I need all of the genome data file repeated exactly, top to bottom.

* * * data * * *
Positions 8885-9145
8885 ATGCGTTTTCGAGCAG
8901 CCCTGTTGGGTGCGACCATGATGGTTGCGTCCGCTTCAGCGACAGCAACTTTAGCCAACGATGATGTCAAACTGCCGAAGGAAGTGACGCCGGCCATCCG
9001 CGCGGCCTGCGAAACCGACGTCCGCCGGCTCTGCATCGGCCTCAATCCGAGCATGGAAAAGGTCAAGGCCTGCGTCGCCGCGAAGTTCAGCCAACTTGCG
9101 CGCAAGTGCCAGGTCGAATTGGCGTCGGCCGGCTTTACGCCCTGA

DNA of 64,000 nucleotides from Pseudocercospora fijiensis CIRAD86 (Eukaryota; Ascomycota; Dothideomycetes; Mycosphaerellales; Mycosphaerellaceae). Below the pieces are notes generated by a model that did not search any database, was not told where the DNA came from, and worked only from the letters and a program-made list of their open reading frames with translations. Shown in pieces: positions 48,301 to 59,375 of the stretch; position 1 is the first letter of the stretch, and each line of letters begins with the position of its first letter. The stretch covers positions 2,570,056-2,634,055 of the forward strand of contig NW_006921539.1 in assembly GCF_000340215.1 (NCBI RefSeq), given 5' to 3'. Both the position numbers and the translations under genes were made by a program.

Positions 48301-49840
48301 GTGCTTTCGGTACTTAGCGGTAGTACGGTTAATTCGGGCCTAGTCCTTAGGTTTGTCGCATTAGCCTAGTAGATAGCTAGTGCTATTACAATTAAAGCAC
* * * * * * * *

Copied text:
Positions 8885-9145
8885 ATGCGTTTTCGAGCAG
8901 CCCTGTTGGGTGCGACCATGATGGTTGCGTCCGCTTCAGCGACAGCAACTTTAGCCAACGATGATGTCAAACTGCCGAAGGAAGTGACGCCGGCCATCCG
9001 CGCGGCCTGCGAAACCGACGTCCGCCGGCTCTGCATCGGCCTCAATCCGAGCATGGAAAAGGTCAAGGCCTGCGTCGCCGCGAAGTTCAGCCAACTTGCG
9101 CGCAAGTGCCAGGTCGAATTGGCGTCGGCCGGCTTTACGCCCTGA

DNA of 64,000 nucleotides from Pseudocercospora fijiensis CIRAD86 (Eukaryota; Ascomycota; Dothideomycetes; Mycosphaerellales; Mycosphaerellaceae). Below the pieces are notes generated by a model that did not search any database, was not told where the DNA came from, and worked only from the letters and a program-made list of their open reading frames with translations. Shown in pieces: positions 48,301 to 59,375 of the stretch; position 1 is the first letter of the stretch, and each line of letters begins with the position of its first letter. The stretch covers positions 2,570,056-2,634,055 of the forward strand of contig NW_006921539.1 in assembly GCF_000340215.1 (NCBI RefSeq), given 5' to 3'. Both the position numbers and the translations under genes were made by a program.

Positions 48301-49840
48301 GTGCTTTCGGTACTTAGCGGTAGTACGGTTAATTCGGGCCTAGTCCTTAGGTTTGTCGCATTAGCCTAGTAGATAGCTAGTGCTATTACAATTAAAGCAC